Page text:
That's why our technique should be adjusted accordingly to this overwhelming accessibility of gravity in running. First of all, we should reduce gravity use in running. For this matter, instead of leaning forward, we should keep our body straight, just above the point of support on the ball of the foot as we do it on a flat surface, when we do the Running Pose in place. The next very important requirement is to keep your feet strictly under the body and never extend them out or leave them behind. If you are losing control of their position under the body, then your stride length will be dramatically increased and you'll start "flying" downhill with the obvious bad consequences - landing with much higher impact force from the ground. You know what it means.
How to control the degree of gravity use? It is very simple. Keep your body straight, above the ball of the support foot. Keep both feet under the body during downhill running. The proper perception of this is that you are holding your thighs and feet very tight around the vertical line going through the ball of the support foot.
Your muscular efforts should be reduced compared to running on a flat surface and your pull of the foot from the ground should be minimal - just a little off the ground, with higher cadence than on the flat surface. By doing this you'll never lose control of your running pace, which is very important especially in long distance running. A usual thing happening in downhill running in a marathon, for example, is that athletes start running much faster than their average race pace and then they pay a high price for it. Because of seeming easiness of downhill running, they allow themselves to run faster than their normal pace, hoping to pick it up.
The first bad thing that comes from this is that they run out of their established physiological pace and start using a different energy system (usually a carbohydrate system) which usually ends up soon and then the body collapses because it couldn't get back to the previous energy system supply. The second bad thing that comes is that the mechanical impact of faster running creates overloading of muscle system and they lose their functional abilities. The usual consequence is muscle soreness and pain from micro tears of muscle tissues.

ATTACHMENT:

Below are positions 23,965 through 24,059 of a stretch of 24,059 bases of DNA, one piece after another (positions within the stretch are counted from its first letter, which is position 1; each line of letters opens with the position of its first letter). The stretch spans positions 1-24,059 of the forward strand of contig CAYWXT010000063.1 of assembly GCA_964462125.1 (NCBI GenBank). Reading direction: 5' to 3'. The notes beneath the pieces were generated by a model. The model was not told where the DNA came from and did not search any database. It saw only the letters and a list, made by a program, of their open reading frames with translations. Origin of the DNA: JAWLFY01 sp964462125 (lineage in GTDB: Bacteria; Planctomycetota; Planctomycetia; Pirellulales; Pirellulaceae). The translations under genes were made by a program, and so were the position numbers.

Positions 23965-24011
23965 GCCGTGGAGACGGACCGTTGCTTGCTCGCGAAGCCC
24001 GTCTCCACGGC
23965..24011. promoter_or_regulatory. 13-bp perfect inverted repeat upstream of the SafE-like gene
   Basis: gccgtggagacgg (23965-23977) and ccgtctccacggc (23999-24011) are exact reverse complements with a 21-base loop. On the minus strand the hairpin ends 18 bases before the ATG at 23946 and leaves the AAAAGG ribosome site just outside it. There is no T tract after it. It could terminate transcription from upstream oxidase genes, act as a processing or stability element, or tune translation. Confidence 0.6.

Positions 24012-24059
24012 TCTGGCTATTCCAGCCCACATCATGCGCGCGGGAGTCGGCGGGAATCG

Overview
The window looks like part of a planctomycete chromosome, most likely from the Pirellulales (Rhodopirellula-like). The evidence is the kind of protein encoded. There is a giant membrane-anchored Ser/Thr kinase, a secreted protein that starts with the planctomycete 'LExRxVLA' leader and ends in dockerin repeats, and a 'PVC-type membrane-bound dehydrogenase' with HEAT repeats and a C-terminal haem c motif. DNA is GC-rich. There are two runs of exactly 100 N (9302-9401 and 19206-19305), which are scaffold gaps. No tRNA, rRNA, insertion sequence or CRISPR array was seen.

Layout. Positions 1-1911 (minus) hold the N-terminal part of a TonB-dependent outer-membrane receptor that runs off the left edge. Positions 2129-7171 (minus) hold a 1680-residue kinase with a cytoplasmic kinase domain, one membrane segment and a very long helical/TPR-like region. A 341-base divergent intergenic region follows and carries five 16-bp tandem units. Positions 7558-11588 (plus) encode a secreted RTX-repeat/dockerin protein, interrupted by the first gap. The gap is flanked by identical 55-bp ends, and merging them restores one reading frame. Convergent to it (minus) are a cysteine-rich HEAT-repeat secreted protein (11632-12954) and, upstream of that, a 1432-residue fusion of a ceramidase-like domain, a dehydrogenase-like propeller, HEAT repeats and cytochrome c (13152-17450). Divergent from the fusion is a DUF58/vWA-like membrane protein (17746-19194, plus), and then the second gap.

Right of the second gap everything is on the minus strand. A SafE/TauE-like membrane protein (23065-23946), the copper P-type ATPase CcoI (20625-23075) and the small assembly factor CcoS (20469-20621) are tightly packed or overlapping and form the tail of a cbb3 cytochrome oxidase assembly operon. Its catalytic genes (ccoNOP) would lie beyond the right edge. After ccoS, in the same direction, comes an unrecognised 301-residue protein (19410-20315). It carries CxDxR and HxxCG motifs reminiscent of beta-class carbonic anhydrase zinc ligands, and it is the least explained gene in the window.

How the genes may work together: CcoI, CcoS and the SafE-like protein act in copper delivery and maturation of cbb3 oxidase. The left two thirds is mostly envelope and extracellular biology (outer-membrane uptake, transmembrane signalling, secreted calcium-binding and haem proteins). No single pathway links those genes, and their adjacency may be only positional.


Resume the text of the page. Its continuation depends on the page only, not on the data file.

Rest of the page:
So downhill running requires much more control of your body position, a proper upper body - lower body (feet) interaction, a general reduction of efforts and a much higher cadence. Keep your feet low above the ground and reduce your muscle tension and efforts on landing. If you follow these rules your uphill and downhill running will be effective and your race performance will be improved as well.
- keep your body straight, just above the point of support on the ball of the foot as you do it on a flat surface, when you do the Running Pose in place
- keep your feet strictly under the body and never extend them out or leave them behind
- be in the same leaning forward position as on the flat course
- run with shorter steps and a bit higher stride frequency
- keep your body weight on the balls of the feet and pull the feet from the ground under the hips
- get comfortable with the perception of shorter stride length and with the necessity to increase the stride frequency
- try to not fall into temptation of starting to push off